Carles Puigdemont, the leader of Catalonia, finally gave his speech to the regional parliament in Barcelona after days of tensions over his plans of secession from Spain. He announced that the region had earned the right to independence but immediately asked Parliament to suspend the process to allow for a dialogue with the central government in Madrid, led by Prime Minister Mariano Rajoy.

Most pro-independence supporters expected a full declaration of independence after the Oct. 1 referendum that gave the victory to the “Yes” side with 90 percent of the vote, but Mr. Puigdemont’s careful words showed that he took into account Mr. Rajoy’s vow to use all legal means to stop the separatist movement.

The Catalan leader says he wants to talk a day after Nobel Peace Prize winners called for mediation between Catalonia and the central government of Spain. The problem is that Mr. Rajoy rejects any efforts to engage in a dialogue unless the Catalans stop their plans to divide the nation. A scenario of negotiations seems unlikely.

Catalonia protests, Puidgemont dialogue, Mariano Rajoy
Puigdemont at the Catalan government office on Tuesday. Image credit: The New York Times

During his Tuesday’s long-awaited speech, Mr. Puigdemont addressed the harsh conditions his movement faced on Sunday, Oct. 1 when “violent police attacks” tried to deny Catalans the right to vote, according to a report by The New York Times.

However, the referendum had been banned by Spain’s constitutional court, meaning that no one had the right to take part in the electoral process.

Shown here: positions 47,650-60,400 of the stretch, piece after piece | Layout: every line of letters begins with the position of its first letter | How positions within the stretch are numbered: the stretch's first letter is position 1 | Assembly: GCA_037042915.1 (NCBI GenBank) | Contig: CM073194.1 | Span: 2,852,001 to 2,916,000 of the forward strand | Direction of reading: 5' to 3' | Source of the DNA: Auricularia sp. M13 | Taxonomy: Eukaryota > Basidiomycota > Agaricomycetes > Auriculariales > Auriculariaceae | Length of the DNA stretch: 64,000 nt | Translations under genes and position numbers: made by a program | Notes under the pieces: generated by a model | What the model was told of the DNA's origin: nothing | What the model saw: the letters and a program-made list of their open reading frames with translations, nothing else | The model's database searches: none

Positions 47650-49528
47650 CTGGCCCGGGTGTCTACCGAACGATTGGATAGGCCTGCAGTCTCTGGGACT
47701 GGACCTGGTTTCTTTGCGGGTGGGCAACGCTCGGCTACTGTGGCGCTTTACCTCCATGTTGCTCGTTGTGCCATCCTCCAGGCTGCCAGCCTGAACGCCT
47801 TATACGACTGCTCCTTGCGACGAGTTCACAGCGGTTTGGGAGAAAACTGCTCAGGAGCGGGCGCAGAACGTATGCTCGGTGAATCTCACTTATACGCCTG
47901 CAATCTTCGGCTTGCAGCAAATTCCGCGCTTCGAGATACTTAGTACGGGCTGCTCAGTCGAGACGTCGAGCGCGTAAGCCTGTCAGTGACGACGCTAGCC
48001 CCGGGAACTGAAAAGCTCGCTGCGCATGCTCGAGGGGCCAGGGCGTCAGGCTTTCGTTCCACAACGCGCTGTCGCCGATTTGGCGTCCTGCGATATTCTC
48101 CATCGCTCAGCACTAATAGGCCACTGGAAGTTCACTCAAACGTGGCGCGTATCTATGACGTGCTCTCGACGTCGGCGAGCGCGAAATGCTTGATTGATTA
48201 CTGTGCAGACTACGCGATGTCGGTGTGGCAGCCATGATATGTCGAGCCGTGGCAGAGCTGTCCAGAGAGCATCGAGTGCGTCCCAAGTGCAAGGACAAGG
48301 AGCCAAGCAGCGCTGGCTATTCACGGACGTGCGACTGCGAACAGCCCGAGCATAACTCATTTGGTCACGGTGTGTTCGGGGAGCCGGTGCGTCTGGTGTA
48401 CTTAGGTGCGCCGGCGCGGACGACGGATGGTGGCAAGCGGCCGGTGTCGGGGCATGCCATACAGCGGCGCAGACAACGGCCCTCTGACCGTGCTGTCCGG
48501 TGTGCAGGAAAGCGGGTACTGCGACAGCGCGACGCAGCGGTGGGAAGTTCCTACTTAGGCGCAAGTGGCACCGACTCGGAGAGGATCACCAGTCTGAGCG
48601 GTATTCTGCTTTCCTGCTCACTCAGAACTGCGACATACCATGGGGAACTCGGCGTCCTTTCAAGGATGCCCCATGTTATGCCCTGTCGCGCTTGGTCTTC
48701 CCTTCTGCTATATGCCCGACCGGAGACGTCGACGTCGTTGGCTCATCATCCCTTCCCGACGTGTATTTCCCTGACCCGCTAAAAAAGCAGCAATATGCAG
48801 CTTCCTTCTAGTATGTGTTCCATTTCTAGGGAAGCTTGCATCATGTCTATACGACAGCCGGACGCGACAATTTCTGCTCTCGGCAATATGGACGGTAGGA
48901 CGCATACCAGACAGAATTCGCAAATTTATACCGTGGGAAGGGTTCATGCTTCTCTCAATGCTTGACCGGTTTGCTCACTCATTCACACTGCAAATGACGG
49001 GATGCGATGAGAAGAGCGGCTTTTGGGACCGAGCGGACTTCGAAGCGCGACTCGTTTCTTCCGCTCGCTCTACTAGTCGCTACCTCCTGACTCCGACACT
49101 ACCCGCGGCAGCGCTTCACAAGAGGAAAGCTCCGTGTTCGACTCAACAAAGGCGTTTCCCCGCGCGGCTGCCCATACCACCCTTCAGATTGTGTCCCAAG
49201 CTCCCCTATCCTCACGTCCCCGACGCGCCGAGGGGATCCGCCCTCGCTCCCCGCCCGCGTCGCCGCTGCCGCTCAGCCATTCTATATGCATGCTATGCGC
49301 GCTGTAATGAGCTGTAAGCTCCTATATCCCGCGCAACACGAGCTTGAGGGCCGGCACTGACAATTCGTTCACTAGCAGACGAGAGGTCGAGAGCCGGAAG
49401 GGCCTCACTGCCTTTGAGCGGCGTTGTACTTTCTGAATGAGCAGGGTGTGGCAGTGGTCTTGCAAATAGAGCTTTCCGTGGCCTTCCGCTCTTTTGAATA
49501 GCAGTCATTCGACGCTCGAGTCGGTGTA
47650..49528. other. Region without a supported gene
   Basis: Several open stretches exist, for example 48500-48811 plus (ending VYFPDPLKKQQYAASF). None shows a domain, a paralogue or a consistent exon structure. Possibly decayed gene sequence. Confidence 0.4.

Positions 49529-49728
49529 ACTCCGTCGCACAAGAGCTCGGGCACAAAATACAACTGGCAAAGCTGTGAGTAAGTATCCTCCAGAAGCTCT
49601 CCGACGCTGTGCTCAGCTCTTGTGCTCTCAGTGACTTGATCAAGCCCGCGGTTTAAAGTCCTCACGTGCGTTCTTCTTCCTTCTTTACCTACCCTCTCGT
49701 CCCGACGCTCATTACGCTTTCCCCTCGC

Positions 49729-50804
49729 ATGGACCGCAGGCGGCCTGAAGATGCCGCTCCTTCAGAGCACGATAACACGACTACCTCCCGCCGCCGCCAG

He added that more than 2.2 million people refused to stay at home and overcame fear to produce the victory for the separatist plan. Additionally, Mr. Puigdemont said Catalonia wanted to hold a referendum to allow both sides to express their opinion just like Scotland did but the central government rejected the request for permission as much as 18 times. He emphasized that pro-independence leaders were not criminals for defending their right to make decisions about the future of the region.

Separatist leaders face tough challenges

Under Spanish law, the leaders of the regional government are at a high risk of being arrested for sedition and the Catalan parliament could be suspended, which would allow Mr. Rajoy to take administrative control over Catalonia, its police force and public broadcaster.

The prime minister is expected to make an appearance before the Spanish Parliament on Wednesday to announce emergency measures to prevent the separatist plans from escalating.

Pablo Casado, the spokesman for Spain’s governing party, said Monday that the Catalan leader could be imprisoned for insurrection, as The New York Times reported.

Mr. Puigdemont is challenged by opposition groups in Catalonia. Some anti-independence leaders have called on new Catalan elections as an attempt to put an end to tensions. They believe Mr. Puigdemont is unable to enforce the independence he has promised.

Inés Arrimadas, the leader of the Catalan branch of the Ciudadanos party, told La Sexta on Tuesday that the region was extremely polarized. She added that one half was living in an illusion, which would lead to frustration.

Source: The New York Times